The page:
From the Intern

Notes from the Intern…

 

Candlemas

 

I’m not quite sure how I feel about the month of February. I think it has something to do with its timing, the month arrives just as my annoyance towards winter does but always before the excitement of spring gets here. If we moved February a little later, my opinion may change but only to the detriment of whatever month took its place. Occasionally, we give the month an extra day to spice it up but even that doesn’t quite win me over to Team February. Yet in the ancient Church, February was a time that Christians stopped and thought about light. It held a moment of significance for their daily lives.

 

Forty days after his birth (Feb. 2), Jesus would have been presented at the temple in Jerusalem, this was where Simeon and Anna first saw Christ and began to proclaim his arrival. Simeon called the 40 day old Messiah, “a light for revelation to the Gentiles and for glory to the people Israel.” Because of this meeting and the recognition of Christ being light, February 2 became a minor feast in the Church called Candlemas. It was a day when Christians brought candles and lamps to church and had them blessed. In this ritual, Christians considered the way that, just as light changes a room, Jesus Christ changes our lives. He gives definition to our reality the same way that light does. 

   

 Now although our collection is not extensive, Kari and I do own a few candles—they help create a cozy atmosphere especially during the winter months. Yet in a world lit only by fire, a candle was much more than a deliverer of coziness. To harness a flame was to usurp the rule of darkness over a home and that of cold in the hearth. Candlemas was a moment to recognize that God entered our world to defeat darkness and redefine the fabric of humanity. It was an illustration that was apparent when we were reliant on the flame.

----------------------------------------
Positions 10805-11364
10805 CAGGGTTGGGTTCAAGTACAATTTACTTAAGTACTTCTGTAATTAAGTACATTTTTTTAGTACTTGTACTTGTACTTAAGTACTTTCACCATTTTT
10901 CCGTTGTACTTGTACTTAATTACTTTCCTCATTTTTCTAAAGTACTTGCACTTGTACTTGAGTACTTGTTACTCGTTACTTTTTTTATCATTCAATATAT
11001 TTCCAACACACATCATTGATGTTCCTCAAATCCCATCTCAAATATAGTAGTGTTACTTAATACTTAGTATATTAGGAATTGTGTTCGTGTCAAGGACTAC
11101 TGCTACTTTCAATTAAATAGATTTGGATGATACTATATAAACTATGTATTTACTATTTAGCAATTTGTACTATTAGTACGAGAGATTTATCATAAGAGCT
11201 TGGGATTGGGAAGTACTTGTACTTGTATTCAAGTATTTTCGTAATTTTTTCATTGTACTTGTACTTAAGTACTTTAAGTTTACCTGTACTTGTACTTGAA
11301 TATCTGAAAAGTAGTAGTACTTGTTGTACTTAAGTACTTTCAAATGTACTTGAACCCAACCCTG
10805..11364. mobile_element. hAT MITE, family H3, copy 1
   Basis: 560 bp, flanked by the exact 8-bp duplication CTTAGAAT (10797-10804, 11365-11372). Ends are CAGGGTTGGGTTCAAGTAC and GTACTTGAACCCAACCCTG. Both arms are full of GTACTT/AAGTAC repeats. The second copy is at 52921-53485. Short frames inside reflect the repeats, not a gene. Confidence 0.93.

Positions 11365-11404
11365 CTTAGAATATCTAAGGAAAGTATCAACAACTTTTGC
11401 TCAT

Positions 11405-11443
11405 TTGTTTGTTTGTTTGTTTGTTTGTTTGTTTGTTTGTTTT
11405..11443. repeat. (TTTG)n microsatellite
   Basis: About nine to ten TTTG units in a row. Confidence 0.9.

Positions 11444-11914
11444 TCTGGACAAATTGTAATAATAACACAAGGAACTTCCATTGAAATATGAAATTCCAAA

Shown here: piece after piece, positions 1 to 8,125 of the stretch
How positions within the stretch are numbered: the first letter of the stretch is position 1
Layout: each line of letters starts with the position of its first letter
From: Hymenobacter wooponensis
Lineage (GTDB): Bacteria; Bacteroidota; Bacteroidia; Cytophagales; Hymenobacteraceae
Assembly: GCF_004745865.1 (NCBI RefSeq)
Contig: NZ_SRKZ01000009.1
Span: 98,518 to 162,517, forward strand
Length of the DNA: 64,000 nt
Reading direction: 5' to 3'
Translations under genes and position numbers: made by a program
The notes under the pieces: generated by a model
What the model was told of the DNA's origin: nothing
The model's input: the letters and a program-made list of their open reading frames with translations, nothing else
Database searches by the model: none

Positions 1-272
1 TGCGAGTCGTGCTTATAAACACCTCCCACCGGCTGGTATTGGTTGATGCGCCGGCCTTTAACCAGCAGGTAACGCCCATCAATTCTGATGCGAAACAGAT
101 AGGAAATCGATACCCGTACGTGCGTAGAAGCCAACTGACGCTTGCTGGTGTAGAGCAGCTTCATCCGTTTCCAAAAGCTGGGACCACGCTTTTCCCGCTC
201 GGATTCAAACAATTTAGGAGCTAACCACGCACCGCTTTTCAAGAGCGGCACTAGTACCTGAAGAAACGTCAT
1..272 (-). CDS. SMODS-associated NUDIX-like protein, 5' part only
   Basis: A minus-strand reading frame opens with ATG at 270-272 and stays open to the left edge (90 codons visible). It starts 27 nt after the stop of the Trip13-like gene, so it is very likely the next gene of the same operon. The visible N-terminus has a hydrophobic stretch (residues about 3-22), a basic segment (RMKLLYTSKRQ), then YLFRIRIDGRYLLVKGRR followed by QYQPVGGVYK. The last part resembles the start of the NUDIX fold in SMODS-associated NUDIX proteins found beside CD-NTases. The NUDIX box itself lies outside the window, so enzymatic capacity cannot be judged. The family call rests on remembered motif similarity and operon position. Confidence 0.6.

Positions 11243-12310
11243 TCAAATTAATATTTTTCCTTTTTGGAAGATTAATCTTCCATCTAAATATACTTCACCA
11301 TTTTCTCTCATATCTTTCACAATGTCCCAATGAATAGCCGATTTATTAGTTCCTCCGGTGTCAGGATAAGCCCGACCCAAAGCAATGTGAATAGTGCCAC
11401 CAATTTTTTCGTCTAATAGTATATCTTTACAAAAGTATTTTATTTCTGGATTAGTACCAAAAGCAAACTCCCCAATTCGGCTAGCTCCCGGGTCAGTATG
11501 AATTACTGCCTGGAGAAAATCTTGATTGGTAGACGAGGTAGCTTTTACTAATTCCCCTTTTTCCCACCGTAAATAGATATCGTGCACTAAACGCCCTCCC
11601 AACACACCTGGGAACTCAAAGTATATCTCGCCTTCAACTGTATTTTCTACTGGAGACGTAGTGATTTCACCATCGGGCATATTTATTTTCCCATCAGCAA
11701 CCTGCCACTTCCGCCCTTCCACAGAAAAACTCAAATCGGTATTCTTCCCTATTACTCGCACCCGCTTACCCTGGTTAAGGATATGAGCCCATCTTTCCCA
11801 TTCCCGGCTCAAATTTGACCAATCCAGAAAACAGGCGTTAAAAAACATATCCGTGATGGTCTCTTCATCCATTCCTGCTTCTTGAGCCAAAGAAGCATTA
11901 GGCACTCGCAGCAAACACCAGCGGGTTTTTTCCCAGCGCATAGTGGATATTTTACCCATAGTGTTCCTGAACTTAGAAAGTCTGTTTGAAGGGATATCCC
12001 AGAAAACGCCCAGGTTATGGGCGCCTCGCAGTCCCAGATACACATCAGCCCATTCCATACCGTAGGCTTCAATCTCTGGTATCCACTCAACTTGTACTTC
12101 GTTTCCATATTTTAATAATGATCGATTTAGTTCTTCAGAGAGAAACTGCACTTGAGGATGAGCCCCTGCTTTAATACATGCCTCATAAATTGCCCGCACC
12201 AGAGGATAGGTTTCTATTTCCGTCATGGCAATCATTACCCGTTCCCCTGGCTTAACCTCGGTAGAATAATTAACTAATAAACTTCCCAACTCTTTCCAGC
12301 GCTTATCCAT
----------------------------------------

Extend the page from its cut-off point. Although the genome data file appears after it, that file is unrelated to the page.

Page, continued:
For the better, modern Minnesota is a more complex place than the ancient world. But in our newfound complexity, we can no longer hold the source of light in our hands. Many layers and substations exist between the wind turbine and my light switch. We continue to reap the benefits of light and heat but their origins are no longer as simple as when provided by a candle. And for this reason, Candlemas has largely fallen by the wayside—it is a ritual of a different age.

 

  Come February 2, I do not plan on blessing any light bulbs or power cords but I would invite you to stop and consider that which powers and heats your home. How would you live without it? How is God’s hand providing for you through it? And then consider the light of Christ in your life. How does knowing that God entered our world just to bear the cross and tomb change the way that you see and live? How do you honor and share that light? Especially in a month that is typically cold and dark.

 


Al Aakre

Luther Seminary '23

(608) - 799 - 9703